How to Get Physicians Onboard with mHealth

No matter how great an app or device may be, it will be difficult for any developer to be successful if they don’t get some level of buy in from physicians in general.  People will always resort back to their physician when it comes to the quality of medical products.

In keeping with that train of thought, David Lee Scher, MD wrote an excellent article for entitled, What will it take for physicians to adopt mHealth?  It takes a great look at a few important ways to get physicians onboard with mHealth.  The full article can be found at the above link, but I will just look at a couple of his main points and share my thoughts.

Increase the awareness of mHealth technologies with physicians.

It is amazing how unaware some people are of the technology available even in their own industry.  Some of that may be due to the sheer magnitude of offerings and not wanting to take the time to find the quality products.

As is mentioned in the article, professional word of mouth may be the most valuable method here.  Whether it be conferences or professional journals, it doesn’t really matter.  What is important is that doctors get reliable information from sources they can trust.  I’m not talking about the kool-aid the developers themselves sell, but legitimate information concerning the value of these products.

Technologies that will decrease work burden.

This is incredibly important, as no one will be interested in adopting something that gives them more work to do.  This may seem obvious, but can easily be overlooked.  It’s great that an app can provide all kinds of new information, but if it requires the user to do even more work to use that information they will quickly be turned off.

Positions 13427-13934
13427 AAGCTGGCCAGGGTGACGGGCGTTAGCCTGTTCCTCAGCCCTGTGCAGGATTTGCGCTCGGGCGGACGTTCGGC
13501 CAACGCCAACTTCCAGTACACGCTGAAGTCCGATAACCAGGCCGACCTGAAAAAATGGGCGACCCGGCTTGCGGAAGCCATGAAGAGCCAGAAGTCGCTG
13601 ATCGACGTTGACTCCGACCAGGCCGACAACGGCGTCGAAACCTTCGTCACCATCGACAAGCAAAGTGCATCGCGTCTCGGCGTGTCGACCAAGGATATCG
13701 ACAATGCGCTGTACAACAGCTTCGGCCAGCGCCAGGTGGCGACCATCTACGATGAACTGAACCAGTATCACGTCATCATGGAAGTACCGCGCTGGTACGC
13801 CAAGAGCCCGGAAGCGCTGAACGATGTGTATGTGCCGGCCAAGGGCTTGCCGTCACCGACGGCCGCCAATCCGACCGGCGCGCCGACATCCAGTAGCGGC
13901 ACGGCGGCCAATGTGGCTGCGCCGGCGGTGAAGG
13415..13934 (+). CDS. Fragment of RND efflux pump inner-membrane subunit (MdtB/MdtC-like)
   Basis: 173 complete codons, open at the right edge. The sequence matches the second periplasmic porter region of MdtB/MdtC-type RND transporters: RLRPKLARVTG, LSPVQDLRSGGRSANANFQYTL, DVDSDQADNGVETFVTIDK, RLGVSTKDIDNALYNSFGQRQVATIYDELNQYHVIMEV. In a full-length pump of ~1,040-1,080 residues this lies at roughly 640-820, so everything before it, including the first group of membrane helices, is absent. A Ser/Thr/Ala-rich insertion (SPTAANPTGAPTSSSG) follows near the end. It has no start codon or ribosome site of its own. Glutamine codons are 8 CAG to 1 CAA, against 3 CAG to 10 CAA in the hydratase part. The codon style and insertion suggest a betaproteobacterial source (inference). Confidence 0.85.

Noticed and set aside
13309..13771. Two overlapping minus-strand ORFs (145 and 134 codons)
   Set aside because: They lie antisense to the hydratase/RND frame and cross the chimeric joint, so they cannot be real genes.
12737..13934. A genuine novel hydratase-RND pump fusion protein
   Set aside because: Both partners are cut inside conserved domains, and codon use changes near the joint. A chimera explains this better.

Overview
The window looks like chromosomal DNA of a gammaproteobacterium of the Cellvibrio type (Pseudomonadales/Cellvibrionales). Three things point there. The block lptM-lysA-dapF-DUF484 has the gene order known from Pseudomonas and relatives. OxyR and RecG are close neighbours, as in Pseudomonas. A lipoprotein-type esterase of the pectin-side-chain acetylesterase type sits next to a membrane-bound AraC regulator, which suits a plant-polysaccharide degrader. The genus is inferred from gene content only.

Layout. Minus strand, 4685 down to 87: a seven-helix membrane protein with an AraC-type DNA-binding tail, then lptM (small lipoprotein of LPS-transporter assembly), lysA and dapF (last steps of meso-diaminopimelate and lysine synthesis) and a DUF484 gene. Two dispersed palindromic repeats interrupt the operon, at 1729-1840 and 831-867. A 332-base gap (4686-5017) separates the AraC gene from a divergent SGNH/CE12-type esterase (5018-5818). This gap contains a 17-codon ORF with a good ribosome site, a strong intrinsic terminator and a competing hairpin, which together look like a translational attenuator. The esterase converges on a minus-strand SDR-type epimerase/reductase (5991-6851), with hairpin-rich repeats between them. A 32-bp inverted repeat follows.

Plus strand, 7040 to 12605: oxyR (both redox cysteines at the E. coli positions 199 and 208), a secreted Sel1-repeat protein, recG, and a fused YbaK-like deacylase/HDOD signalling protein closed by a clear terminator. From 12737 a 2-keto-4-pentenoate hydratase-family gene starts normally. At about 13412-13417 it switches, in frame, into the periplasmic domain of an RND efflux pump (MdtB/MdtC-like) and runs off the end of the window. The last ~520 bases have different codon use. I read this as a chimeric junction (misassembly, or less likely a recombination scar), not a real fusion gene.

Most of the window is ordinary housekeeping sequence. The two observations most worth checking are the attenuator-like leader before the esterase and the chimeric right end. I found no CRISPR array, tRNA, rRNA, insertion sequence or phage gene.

The adoption of mHealth directly by insurers and/or hospitals.

This may be the most important step.  Money is the driving force of almost any industry, and in healthcare insurers are where the real money is.  Insurers need to be sold on the fact that mHealth technologies can actually save them money in the long run.  When that happens insurers will be willing to pay the reimbursements and everyone will win.

mHealth has the ability to be a disruptive technology in healthcare, the likes of which we have probably not seen in my lifetime.  I think we are only scratching the surface of what mHealth can do, and we will not get much deeper if physicians are unwilling to make it an essential part of the medicine they practice.